Celebrity deaths draw lots of media coverage, which can significantly increase the risk of imitational suicidal behaviour.
Research consistently demonstrates strong links between certain types of media coverage and increases in suicide rates. This risk significantly increases if details of suicide methods are reported, if the story is placed prominently and if the coverage is extensive or sensationalised – particularly in the case of celebrity deaths.
- Be mindful that celebrity suicides have a higher risk of encouraging imitational suicidal behaviour, particularly if the media coverage is extensive and sensationalist.
- Avoid explicit details of the suicide method e.g. do not describe how the person died or what material was used (ideally, do not report the method of suicide at all).
- Avoid placement of stories on the front page with large headlines, or making this the lead bulletin, as this can sensationalise the story.
- Avoid speculation of causes or simplistic explanations - bear in mind that suicide is complex and seldom the result of a single factor, it is likely to have several inter-related causes.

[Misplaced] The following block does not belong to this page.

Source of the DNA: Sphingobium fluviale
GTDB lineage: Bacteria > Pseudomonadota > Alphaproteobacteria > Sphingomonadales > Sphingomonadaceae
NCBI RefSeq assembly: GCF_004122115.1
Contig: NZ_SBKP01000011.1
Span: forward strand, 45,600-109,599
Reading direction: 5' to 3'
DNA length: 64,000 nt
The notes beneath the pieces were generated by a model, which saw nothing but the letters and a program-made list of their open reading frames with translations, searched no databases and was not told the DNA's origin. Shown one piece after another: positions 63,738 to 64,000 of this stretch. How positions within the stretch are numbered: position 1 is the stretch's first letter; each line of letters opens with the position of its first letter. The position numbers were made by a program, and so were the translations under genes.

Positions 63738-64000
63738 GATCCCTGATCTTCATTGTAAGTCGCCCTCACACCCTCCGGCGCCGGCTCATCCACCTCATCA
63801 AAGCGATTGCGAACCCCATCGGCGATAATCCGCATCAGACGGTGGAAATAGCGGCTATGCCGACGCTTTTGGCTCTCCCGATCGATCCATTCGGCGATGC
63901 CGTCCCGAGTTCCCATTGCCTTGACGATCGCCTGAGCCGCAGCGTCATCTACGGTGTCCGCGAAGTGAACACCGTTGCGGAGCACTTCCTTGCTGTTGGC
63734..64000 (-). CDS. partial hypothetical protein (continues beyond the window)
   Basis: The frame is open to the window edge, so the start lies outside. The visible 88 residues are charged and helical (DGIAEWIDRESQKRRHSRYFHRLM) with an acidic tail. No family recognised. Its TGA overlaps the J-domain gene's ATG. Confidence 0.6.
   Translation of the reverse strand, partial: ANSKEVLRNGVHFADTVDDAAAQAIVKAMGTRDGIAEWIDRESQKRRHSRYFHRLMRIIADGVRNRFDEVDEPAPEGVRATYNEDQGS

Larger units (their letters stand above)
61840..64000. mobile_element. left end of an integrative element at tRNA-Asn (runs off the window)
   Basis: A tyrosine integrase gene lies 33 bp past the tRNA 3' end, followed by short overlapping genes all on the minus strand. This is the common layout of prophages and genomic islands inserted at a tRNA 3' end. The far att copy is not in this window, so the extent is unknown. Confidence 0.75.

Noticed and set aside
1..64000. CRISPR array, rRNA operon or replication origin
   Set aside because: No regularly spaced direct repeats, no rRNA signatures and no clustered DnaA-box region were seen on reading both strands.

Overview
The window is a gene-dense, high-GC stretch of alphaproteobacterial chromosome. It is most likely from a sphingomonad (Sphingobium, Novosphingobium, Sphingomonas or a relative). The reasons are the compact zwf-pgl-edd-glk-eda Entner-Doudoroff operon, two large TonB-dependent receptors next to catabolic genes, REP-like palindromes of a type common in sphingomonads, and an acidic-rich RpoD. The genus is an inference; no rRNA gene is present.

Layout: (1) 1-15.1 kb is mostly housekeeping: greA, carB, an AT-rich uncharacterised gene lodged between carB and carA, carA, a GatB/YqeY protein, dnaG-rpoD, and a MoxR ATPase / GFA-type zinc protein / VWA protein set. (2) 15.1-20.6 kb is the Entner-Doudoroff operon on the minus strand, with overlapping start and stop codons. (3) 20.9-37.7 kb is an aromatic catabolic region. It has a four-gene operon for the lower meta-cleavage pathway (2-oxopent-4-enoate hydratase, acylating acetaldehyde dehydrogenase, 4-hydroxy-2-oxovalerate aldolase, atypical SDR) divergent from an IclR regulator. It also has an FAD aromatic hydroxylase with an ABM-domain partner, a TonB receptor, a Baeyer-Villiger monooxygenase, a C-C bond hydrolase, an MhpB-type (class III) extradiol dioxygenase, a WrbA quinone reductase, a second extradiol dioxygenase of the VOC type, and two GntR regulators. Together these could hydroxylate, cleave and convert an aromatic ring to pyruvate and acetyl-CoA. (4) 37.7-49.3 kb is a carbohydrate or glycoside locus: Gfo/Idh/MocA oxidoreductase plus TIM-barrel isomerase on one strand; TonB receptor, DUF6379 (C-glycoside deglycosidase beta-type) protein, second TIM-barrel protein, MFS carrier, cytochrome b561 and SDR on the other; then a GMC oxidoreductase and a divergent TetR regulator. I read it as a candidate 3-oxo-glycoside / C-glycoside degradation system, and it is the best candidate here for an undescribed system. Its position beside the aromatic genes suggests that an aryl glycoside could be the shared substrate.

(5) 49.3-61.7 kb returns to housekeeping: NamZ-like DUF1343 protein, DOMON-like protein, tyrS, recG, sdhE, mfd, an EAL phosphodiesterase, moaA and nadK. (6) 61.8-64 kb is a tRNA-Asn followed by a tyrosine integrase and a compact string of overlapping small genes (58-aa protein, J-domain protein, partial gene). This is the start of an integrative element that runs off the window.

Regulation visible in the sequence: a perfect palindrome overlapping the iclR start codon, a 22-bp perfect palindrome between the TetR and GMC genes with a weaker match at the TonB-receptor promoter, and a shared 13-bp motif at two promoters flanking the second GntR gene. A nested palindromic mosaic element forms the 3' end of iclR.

- Please avoid making unsubstantiated links between separate incidents, for example by including photographs of those who have died.
- Where possible sensitively focus on the life achievements of the person and try to portray the tragic wastefulness of their death. Try to refer to the wider issues associated with suicide, such as risk factors like alcohol and drug misuse or mental health problems.
- Please encourage help-seeking behaviour by including sources of support, such as Samaritans: Whatever you’re going through, you can call Samaritans free any time on 116 123 (this number will not appear on your phone bill), email us, or find the details of your nearest branch.